Print Friendly
View Comments

Comments:


28 thoughts on “Do you believe in common grace?”

  1. Rick White says:

    Thanks, Ray! Timely thoughts for my reflections on eternity or “things above”.

  2. MarkO says:

    amen and aaaaaaaaaahmen!

  3. Mickey says:

    Great article, man!

    I’d hate to see the comment section devolve into a discussion about the status of one man’s soul, but last I heard, Eric Clapton had made a confession of faith. I’ve never met him, I don’t know where he stands, I cannot make a judgment based on the very few statements he’s made concerning Christ.

    But I do pray for him from time to time (is it a selfish prayer that I’d like to have the greatest six-stringer of the species help to pitch a wang-dang-doodle in eternity?)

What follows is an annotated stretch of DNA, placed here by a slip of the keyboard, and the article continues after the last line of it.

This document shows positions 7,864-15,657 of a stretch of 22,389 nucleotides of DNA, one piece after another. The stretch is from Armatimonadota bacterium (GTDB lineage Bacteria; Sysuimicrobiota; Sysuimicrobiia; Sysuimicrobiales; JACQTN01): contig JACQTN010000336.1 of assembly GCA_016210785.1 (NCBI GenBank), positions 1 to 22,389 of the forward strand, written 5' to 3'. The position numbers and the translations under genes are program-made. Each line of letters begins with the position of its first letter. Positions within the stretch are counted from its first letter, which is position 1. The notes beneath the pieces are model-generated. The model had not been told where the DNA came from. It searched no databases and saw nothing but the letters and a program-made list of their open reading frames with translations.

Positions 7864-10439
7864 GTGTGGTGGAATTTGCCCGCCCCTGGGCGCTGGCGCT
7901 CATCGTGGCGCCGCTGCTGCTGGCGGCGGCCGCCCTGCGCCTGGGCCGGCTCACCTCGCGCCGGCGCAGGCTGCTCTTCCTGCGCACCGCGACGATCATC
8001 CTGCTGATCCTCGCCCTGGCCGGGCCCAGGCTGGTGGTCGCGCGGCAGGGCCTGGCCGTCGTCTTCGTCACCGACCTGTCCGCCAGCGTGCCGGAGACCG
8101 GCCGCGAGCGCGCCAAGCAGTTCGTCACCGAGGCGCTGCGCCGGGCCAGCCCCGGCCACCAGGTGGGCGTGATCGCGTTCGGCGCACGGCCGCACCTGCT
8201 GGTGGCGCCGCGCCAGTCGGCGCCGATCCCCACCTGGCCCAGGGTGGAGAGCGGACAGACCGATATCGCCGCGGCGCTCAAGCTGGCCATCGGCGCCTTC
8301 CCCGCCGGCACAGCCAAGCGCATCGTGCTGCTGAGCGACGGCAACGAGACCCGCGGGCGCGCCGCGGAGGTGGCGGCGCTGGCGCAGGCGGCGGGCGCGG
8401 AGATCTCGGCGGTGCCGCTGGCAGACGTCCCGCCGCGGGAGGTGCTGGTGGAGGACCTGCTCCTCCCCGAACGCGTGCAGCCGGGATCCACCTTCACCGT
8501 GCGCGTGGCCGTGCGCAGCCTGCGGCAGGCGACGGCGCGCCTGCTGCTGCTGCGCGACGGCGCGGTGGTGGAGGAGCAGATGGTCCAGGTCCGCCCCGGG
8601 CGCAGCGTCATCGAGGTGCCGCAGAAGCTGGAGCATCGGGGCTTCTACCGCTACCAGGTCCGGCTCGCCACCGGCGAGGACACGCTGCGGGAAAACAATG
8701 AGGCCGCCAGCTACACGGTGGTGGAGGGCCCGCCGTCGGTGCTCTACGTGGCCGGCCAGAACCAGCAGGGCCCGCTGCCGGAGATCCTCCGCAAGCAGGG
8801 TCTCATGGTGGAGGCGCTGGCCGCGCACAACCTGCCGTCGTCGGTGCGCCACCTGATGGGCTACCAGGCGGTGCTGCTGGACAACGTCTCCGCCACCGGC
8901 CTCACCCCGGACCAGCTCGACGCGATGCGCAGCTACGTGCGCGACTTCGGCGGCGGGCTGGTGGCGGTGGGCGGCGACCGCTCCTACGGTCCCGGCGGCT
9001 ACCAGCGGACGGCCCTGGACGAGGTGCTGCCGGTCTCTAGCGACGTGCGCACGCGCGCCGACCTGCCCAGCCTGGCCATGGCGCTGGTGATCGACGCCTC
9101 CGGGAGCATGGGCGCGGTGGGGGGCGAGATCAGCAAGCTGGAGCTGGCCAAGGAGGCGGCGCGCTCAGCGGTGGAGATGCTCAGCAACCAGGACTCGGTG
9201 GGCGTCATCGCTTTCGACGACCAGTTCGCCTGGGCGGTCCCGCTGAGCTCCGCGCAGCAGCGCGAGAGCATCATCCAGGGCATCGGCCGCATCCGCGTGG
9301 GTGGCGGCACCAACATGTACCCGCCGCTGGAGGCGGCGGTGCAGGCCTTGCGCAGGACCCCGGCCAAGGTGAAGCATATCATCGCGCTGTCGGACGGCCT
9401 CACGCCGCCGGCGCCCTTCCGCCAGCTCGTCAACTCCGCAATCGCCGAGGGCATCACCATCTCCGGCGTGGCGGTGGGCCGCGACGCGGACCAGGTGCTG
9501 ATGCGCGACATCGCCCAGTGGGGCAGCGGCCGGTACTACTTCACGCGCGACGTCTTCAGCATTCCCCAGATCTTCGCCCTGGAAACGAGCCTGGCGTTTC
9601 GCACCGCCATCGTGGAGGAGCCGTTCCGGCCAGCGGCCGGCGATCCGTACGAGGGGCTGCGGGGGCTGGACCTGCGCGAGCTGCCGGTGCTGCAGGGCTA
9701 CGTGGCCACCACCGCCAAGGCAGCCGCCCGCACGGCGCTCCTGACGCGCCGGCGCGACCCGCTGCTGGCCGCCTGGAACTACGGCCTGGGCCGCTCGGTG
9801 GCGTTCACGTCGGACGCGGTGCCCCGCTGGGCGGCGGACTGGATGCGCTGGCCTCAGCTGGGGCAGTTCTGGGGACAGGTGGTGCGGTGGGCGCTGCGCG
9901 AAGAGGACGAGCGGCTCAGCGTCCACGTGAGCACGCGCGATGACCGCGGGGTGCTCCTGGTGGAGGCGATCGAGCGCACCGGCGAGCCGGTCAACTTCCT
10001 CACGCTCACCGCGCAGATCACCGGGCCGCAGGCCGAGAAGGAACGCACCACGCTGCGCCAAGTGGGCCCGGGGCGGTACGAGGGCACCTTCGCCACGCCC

1. Ryan M says:

      I love you Mickey! :)

  4. Chris L. says:

    Thanks Ray.
    The part on God will bring our culture in and redeem it I believe to be truth, but never thought of it that way.

    Time to plug in some country music. (Real country, Kenny Rogers, Strait)

    Thou I personally do not care if I do not hear the twang in the new earth with my Lord, what matters most is that I can worship my Lord.

    In the meantime I enjoy God’s grace to the culture and embrace it as a gift for today.

  5. Thanks for this wisdom, Ray. This also applies to any form of creativity that reflects God’s beauties and/or truths, even if the creator (sub-creator, really) doesn’t know it: novels, movies, paintings, buildings, family structure, organizations, governments.

    I might add a friendly quick quibble to one word in this ‘graph, though I’m so grateful that you’re repeating these promises!